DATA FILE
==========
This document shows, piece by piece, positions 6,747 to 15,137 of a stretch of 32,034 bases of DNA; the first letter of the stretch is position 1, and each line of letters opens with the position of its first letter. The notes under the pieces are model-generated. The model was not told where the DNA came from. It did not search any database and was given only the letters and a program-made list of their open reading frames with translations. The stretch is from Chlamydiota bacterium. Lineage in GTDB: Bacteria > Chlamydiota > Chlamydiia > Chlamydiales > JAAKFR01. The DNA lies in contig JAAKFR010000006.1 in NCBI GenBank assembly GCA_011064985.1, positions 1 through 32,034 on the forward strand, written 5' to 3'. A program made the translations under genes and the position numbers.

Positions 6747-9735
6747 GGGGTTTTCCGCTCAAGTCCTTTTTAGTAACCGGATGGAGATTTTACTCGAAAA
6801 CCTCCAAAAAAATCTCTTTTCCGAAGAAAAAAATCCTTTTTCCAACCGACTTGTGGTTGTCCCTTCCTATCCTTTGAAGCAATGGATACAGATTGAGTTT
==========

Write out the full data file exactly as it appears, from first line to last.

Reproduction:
This document shows, piece by piece, positions 6,747 to 15,137 of a stretch of 32,034 bases of DNA; the first letter of the stretch is position 1, and each line of letters opens with the position of its first letter. The notes under the pieces are model-generated. The model was not told where the DNA came from. It did not search any database and was given only the letters and a program-made list of their open reading frames with translations. The stretch is from Chlamydiota bacterium. Lineage in GTDB: Bacteria > Chlamydiota > Chlamydiia > Chlamydiales > JAAKFR01. The DNA lies in contig JAAKFR010000006.1 in NCBI GenBank assembly GCA_011064985.1, positions 1 through 32,034 on the forward strand, written 5' to 3'. A program made the translations under genes and the position numbers.

Positions 6747-9735
6747 GGGGTTTTCCGCTCAAGTCCTTTTTAGTAACCGGATGGAGATTTTACTCGAAAA
6801 CCTCCAAAAAAATCTCTTTTCCGAAGAAAAAAATCCTTTTTCCAACCGACTTGTGGTTGTCCCTTCCTATCCTTTGAAGCAATGGATACAGATTGAGTTT